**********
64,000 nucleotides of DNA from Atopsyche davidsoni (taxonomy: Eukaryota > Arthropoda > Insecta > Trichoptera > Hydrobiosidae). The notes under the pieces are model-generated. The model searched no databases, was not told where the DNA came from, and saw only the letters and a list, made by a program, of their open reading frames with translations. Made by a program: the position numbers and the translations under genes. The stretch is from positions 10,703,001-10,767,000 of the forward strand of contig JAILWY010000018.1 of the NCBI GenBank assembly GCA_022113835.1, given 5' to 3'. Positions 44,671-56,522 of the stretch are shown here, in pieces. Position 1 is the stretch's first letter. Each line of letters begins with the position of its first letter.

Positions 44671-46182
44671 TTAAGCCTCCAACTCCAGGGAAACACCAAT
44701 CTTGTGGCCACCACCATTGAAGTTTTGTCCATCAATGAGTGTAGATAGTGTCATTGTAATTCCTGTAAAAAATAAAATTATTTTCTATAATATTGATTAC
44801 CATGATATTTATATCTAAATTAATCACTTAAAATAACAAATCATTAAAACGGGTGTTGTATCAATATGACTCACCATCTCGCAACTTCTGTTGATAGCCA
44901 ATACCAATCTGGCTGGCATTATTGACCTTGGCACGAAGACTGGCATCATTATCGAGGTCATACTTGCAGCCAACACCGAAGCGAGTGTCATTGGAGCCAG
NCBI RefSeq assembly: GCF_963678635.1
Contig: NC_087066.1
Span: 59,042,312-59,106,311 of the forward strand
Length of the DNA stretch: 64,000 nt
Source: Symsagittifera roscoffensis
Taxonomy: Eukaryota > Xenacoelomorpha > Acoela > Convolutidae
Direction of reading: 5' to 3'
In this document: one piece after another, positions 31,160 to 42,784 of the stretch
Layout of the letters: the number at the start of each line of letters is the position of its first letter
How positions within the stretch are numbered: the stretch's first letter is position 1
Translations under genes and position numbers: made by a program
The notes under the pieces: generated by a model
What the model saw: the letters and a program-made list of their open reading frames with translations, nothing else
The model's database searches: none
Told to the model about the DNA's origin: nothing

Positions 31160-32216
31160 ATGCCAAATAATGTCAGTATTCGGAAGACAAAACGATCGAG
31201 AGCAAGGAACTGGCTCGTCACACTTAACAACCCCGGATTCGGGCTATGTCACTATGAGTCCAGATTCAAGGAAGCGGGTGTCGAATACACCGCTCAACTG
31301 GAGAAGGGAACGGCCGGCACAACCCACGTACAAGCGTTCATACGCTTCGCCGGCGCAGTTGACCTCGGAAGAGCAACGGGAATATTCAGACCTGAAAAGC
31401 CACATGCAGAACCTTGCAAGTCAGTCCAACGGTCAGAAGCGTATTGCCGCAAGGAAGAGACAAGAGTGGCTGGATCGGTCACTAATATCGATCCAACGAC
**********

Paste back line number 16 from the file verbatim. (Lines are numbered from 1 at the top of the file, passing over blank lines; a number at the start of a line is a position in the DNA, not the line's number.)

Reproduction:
How positions within the stretch are numbered: the stretch's first letter is position 1